A few years ago, someone gave me a DVD of Jerry Lewis and Dean Martin in a 1950s TV show called “The Colgate Comedy Hour”.

I didn’t know much about Jerry Lewis, but having seen those shows, it’s of no surprise that so many huge US comics hold Lewis up as a legend.

What he is doing so well? I think it’s because he’s really good at mucking about!

In those Colgate shows energy pours and sparkles out of the young, skinny, wild Jerry Lewis. He leaves Dean Martin in his wake, who, for large sections of the show, is just standing there in gleeful awe!

But this is not the Jerry Lewis that most British people would recognise. Most Brits would only know Lewis as the weird character in The Nutty Professor.

There was quite a change in Jerry Lewis over the years and it’s worth looking at what happened.

Have a look at these 3 clips of him performing the same routine at different stages of his career.

I am sure you are already drawing your own conclusions!

It’s tempting to say that the change in his performance is just because he’s getting older.

But the real issue is what he’s thinking as a performer.

In the 1950’s he is just there for fun. The sketch content is almost irrelevant – not nearly as important as his connection with the audience.

In the second clip, he appears to be straining for energy, leading to a slightly awkward over-playing. And he is making less of connection with the audience.

Performers moving into their 30’s will often strain to reach the same energy levels as before. (I have done this.)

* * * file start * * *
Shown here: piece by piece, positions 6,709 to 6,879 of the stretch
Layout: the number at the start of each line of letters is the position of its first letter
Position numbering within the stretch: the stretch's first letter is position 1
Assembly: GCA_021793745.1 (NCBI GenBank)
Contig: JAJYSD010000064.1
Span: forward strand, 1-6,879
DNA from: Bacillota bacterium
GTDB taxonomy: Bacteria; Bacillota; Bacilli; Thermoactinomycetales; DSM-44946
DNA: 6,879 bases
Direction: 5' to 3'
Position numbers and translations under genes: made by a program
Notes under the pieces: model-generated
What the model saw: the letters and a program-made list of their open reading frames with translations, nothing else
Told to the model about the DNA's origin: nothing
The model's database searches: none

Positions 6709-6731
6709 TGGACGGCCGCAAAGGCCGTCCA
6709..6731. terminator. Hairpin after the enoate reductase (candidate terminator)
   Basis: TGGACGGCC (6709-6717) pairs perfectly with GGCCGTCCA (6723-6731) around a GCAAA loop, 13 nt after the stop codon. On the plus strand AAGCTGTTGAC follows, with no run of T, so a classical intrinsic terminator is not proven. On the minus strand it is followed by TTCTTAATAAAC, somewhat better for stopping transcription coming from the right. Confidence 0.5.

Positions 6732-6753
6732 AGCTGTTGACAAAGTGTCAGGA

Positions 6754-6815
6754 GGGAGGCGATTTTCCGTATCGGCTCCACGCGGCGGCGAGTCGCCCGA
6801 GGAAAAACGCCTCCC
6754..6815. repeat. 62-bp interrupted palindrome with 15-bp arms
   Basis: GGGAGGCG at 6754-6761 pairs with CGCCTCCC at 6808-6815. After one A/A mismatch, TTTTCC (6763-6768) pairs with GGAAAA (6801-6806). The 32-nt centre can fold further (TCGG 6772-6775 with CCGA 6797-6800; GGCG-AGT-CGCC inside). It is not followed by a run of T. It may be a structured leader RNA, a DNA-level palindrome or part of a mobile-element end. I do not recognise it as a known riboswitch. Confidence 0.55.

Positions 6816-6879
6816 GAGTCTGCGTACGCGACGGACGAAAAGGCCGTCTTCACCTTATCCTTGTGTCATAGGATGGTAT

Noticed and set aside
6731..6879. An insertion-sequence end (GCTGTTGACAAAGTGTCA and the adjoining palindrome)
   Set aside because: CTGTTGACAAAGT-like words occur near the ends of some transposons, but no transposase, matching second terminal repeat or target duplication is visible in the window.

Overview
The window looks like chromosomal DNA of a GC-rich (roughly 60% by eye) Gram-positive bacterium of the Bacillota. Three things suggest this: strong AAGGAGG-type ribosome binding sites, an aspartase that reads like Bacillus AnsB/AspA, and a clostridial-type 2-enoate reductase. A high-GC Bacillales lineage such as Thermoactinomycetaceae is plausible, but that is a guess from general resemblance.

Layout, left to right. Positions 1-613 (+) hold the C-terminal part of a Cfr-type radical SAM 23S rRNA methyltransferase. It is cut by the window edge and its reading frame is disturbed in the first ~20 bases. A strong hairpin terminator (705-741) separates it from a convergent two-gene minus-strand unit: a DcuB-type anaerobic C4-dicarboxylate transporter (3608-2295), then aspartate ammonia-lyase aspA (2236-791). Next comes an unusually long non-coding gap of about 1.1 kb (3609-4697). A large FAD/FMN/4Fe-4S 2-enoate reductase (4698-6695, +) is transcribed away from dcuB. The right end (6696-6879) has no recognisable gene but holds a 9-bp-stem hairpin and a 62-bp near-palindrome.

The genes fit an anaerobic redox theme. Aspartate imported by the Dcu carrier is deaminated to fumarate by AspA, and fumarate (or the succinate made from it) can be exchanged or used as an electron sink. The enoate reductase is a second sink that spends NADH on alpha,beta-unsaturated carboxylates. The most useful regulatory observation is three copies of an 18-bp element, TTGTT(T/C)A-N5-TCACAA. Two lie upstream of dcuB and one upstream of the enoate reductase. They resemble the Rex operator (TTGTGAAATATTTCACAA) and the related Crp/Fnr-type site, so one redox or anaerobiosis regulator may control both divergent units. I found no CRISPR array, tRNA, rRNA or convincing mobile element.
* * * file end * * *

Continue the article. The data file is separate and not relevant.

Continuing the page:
The temptation is to use gimmicks like more costume (I have done this too) – and worst of all you start shouting when you should be “speaking with energy”. (Oh the shame!)

In the last clip though, he is hardly making any meaningful connection with the audience. He seems to be trying to underplay it – or maybe he’s trying to show the audience that he is aware that this is an old routine?

Legendary clown teacher Angela de Castro says “Lack of charisma can be fatal”. And this clip shows how careful you have to be to use energy even when trying to “underplay” something.

This is probably at the heart of the difference between clowning and comedy. “Clowning” in its many forms is all about performance, connection with the audience, and the emotion journey of the character.

In the 1960’s, Lewis put himself under a lot of strain to produce, direct, act and finance his own films. It is no wonder that performance energy was difficult to muster.

This is a fascinating area, and I’d really appreciate hearing your thoughts, so please leave a comment.


Energy can carry a performance.

A performer needs to have high energy AND control.

Over reaching for energy can result in an awkward performance.

Under-selling a performance can result in a damp squib.

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2 thoughts on “Performer Analysis: Jerry Lewis

  1. Very interesting Chris. For me the problem Jerry is having is that he has become too familiar with his material, not just bored of it but second guessing it or predicting it, thus his timing in the 2nd clip is out because he is a beat ahead of himself, seemingly wanting to get it over with and without any real care for the impact on/connection with his audience. The 3rd clip seems to want to use this jaded quality. What is great about the first is his genuine excitement at the concept, he he I’m going to play the typewriter like an instrument.

    I know this problem well from my time doing seasons where I would forget that the audience didn’t know what I was about to do even though I did. Resulting in me rushing a gag or underplaying. The problem is relevant to all repeat performance, that of not losing empathy with the crowd who are new to the work, keep connected with them and your empathy should keep you in the here and now. Remain surprised and you’ll be surprising.

    Keep it up, great blogging.

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